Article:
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Dhat syndrome is a condition found in the cultures of the Indian subcontinent in which male patients report that they suffer from premature ejaculation or impotence, and believe that they are passing semen in their urine.

In traditional Hindu spirituality, semen is described as a 'vital fluid'. The discharge of this 'vital fluid', either through sex or masturbation, is associated with marked feelings of anxiety and dysphoria. Often the patient describes the loss of a whitish fluid while passing urine. At other times, marked feelings of guilt associated with what the patient assumes is 'excessive' masturbation are noted.


Young males are most often affected, though similar symptoms have been reported in females with excessive vaginal discharge or leucorrhea which is also considered a 'vital fluid'.

Premature ejaculation and impotence are commonly seen. Other somatic symptons like weakness, easy fatiguability, palpitations, insomnia, low mood, guilt and anxiety are often present. Males sometimes report a subjective feeling that their penises have shortened.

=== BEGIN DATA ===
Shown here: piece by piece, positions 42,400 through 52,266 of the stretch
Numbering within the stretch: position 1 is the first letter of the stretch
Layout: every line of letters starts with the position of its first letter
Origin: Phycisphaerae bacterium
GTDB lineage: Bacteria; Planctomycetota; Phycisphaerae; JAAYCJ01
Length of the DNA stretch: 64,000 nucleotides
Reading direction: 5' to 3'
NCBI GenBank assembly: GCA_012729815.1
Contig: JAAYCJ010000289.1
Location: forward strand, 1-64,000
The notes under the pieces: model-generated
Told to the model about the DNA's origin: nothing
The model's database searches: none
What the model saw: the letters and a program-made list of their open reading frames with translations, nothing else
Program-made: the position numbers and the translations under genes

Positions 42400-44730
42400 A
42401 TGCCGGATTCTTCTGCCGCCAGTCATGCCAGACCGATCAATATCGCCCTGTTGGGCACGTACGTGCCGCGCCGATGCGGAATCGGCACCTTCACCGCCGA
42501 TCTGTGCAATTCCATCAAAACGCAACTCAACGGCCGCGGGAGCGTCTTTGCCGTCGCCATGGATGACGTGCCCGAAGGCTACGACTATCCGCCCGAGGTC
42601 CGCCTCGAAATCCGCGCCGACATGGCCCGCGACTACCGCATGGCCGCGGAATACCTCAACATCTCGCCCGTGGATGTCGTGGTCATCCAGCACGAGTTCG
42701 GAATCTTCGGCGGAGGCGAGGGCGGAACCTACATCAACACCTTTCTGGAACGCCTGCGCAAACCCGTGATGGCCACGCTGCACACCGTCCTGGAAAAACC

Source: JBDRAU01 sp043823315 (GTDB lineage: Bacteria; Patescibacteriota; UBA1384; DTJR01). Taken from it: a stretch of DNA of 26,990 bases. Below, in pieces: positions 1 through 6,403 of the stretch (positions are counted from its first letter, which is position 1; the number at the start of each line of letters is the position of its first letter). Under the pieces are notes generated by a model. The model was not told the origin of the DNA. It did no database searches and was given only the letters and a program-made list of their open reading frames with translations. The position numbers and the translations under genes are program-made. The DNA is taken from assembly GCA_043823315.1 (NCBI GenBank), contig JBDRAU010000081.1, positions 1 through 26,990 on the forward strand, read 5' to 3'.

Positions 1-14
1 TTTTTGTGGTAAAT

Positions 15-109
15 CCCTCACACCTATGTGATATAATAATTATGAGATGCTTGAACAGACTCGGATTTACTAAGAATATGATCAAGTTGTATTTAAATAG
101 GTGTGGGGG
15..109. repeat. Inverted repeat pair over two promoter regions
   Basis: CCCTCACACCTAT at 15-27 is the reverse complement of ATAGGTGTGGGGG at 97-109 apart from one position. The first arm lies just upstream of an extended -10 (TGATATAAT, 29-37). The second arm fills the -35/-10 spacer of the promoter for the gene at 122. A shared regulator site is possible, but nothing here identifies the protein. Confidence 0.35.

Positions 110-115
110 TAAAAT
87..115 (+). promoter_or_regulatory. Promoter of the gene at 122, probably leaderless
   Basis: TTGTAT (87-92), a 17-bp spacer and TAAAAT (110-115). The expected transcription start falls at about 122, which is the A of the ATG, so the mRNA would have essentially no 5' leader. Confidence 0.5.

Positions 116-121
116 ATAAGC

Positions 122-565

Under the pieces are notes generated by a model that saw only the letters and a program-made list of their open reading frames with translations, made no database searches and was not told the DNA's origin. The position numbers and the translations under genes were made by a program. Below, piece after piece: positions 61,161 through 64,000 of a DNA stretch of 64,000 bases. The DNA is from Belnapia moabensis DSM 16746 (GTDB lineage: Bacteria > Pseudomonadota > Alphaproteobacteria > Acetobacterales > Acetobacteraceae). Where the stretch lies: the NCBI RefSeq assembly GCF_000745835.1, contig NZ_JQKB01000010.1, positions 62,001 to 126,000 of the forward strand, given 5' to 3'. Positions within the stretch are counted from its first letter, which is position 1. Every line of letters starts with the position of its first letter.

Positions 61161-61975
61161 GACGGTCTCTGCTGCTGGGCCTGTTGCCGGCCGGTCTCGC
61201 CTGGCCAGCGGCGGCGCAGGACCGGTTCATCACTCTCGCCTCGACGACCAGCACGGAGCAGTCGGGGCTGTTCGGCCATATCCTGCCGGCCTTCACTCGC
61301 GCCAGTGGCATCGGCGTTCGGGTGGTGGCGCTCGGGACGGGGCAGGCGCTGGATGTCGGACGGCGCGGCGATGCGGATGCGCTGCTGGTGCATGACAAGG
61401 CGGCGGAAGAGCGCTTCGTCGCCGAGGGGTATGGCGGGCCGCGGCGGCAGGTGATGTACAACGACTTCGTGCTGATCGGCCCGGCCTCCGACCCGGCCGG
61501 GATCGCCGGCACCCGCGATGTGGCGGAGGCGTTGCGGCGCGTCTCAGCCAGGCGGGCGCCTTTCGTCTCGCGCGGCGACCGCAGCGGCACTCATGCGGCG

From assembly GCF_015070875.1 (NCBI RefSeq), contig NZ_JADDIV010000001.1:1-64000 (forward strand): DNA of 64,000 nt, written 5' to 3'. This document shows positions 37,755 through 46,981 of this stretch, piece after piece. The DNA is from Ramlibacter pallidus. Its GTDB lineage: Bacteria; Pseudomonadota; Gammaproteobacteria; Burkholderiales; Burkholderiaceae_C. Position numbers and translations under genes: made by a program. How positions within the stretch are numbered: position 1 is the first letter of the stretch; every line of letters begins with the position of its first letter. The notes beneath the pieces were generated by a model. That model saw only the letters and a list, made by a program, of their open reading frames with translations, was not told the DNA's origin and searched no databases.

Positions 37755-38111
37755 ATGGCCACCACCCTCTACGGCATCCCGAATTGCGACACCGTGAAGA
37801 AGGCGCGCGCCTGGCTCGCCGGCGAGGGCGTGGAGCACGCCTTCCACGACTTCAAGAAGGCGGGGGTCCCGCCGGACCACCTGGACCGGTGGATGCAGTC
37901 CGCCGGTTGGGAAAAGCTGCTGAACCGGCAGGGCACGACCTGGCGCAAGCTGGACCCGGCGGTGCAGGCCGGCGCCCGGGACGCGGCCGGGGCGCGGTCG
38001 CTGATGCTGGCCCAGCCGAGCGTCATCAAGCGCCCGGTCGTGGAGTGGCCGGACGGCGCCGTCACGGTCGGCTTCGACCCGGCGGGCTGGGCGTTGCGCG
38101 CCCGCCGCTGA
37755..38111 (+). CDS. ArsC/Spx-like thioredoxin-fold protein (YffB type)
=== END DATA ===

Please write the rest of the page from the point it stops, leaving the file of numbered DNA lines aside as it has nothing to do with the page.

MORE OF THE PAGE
Culture-bound Syndrome?

Some doctor believe dhat syndrome to be either a culture bound syndromes presentation of clinical depression as a somatized set of symptoms or a result of Western doctors' misinterpretation of patients' descriptions of their condition.

Others see it as a distinct clinical entity which is less culture-bound than these critics assert, and describe it as one form of a syndrome of "semen-loss anxiety" which also occurs in other Eastern cultures as jiryan and shen-k'uei, as well as in Western cultures.


Cognitive Behaviour Therapy is the mainstay of treatment.

At other times counselling, anti-anxiety and antidepressant medications have been shown to be of use.

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